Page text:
To innovate, you need to be entrepreneurial – to move something from an idea, from the ideation phase, to impact, to launch in the world.

Entrepreneurship often gets put into the category of business, but historically, the earliest entrepreneurs were artists and artisans. It’s about taking a risk, knowing how to pivot and deal with uncertainty, building and developing that mindset.

From a practical point of view, in our schools we don’t spend enough time around fiscal management, financial literacy, and that’s an important part of entrepreneurship. Kids often graduate from school without knowing how to balance books, how to create a budget. We need to help them understand business models – for profit and not for profit models alike.

My parents had a business, so from when I was little, I saw my parents working and heard them talking about the finance side. The more you expose kids to that, the more they can understand the reality of ideas in the world.

It’s also about collaboration. Bringing team-based work and collaboration in is also really important to entrepreneurship.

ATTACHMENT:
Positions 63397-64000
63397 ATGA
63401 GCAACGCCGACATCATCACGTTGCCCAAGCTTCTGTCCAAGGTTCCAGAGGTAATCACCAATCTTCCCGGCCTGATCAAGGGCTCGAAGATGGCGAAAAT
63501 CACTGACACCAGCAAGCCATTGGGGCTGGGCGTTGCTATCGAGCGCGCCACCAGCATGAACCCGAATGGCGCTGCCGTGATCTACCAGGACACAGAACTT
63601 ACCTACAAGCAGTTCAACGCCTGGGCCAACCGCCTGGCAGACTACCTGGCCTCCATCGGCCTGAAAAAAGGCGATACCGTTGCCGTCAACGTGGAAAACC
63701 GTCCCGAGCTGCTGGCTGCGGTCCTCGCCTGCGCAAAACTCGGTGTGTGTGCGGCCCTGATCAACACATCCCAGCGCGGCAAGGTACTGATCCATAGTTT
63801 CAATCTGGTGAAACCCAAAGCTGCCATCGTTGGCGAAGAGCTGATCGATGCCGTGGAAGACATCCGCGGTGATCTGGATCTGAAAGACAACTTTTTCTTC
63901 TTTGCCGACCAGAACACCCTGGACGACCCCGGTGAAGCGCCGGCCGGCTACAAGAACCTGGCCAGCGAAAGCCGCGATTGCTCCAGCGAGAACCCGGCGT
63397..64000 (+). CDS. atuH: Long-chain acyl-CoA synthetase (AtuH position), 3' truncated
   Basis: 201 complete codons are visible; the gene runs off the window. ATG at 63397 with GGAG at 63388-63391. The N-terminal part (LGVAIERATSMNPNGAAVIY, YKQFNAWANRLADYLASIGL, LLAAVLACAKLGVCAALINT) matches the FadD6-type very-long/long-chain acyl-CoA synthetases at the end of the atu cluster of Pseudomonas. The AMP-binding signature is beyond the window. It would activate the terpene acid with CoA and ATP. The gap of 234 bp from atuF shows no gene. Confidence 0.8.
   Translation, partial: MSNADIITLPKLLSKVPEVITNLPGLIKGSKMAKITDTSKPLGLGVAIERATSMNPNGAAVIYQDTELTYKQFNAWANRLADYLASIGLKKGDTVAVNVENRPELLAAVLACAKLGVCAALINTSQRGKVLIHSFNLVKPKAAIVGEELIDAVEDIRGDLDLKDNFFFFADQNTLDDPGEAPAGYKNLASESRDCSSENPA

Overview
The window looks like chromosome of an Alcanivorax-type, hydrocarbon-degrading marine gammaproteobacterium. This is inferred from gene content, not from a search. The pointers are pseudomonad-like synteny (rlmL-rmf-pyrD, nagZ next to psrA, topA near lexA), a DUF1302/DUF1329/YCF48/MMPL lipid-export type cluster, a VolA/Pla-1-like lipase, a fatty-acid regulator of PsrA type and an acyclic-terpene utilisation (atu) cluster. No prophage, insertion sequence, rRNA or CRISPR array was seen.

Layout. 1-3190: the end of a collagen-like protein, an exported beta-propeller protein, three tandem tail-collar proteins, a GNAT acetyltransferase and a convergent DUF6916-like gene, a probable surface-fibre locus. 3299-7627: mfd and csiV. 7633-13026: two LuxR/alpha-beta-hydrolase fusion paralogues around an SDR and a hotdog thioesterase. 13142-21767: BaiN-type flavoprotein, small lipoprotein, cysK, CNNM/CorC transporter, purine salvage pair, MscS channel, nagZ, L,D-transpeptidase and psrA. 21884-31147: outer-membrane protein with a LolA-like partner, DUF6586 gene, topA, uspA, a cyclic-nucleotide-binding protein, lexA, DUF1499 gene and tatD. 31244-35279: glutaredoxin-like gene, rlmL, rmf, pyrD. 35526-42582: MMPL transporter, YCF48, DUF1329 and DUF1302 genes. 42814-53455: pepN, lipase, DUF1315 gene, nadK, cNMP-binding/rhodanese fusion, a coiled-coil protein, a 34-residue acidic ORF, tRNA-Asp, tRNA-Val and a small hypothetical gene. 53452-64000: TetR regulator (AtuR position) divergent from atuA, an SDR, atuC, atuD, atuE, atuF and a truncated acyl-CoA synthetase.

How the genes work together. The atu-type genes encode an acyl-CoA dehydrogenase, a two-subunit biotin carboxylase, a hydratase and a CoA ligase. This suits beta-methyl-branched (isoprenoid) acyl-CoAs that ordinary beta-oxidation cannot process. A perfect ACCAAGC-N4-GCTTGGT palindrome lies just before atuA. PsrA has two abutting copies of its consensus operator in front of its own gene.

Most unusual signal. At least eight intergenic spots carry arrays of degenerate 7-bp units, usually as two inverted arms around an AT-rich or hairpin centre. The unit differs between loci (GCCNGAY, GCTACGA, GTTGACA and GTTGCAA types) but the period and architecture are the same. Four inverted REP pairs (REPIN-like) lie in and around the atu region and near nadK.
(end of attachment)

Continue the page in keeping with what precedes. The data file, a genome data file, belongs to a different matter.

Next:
Q: How do we create an EarthTech Challenge that gets the most out of these young people, and what can they expect to get out of it?

A: The design of it is crucial. It needs to make it personal to the participants. And it needs to be purposeful.

Purpose is highly linked to wellbeing – if you have a purpose of why you do what you do, it makes you feel really good. If participants see that what they’re doing has a purpose and can actually make a difference, will actually impact the earth, that will really give them agency.

They need to know we are committed to their ideas having possibility and reality in the world – it’s not just a competition. We’re going to actually make their ideas happen. So we need to define their role going forward, if their idea gets picked up and is something that gets invested in – what is their role as a cofounder of the technology that they’ve created?

At EarthTech, we have the connections to make this happen. Young people won’t just be a vocal part, but will actually be the ones to build the technologies and solutions that will save the planet.